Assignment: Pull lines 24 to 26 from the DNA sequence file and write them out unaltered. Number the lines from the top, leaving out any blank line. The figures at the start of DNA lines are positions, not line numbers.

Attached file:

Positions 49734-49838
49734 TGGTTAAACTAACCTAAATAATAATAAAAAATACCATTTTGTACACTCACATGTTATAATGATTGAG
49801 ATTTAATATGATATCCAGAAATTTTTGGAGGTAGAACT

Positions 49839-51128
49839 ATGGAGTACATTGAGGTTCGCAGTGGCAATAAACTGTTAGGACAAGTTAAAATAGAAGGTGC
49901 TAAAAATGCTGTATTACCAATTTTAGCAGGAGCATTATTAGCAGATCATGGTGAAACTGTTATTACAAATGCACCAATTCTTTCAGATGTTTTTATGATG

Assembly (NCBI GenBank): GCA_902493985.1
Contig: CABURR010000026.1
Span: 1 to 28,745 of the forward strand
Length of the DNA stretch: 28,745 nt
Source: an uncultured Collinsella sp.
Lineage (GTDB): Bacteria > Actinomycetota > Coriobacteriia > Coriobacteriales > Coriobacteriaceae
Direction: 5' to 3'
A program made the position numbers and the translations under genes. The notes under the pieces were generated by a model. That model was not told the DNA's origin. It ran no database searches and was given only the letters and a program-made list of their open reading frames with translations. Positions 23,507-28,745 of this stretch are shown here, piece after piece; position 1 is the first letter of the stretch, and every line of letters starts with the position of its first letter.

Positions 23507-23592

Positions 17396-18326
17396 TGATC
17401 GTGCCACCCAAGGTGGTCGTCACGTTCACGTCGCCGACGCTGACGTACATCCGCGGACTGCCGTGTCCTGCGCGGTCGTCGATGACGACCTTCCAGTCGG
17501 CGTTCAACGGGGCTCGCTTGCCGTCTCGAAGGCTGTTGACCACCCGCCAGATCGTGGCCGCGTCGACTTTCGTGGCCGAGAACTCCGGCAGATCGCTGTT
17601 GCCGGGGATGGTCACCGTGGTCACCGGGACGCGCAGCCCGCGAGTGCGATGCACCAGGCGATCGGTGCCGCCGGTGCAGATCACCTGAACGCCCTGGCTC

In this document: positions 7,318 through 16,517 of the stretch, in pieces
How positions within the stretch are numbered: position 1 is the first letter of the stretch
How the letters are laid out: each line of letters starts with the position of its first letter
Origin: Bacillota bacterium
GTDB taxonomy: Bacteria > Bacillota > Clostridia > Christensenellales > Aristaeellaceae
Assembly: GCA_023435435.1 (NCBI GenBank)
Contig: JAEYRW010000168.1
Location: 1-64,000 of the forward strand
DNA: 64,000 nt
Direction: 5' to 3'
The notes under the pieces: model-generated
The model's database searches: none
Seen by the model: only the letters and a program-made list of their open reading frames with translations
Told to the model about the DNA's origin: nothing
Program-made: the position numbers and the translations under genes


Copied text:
Origin: Bacillota bacterium
GTDB taxonomy: Bacteria > Bacillota > Clostridia > Christensenellales > Aristaeellaceae
Assembly: GCA_023435435.1 (NCBI GenBank)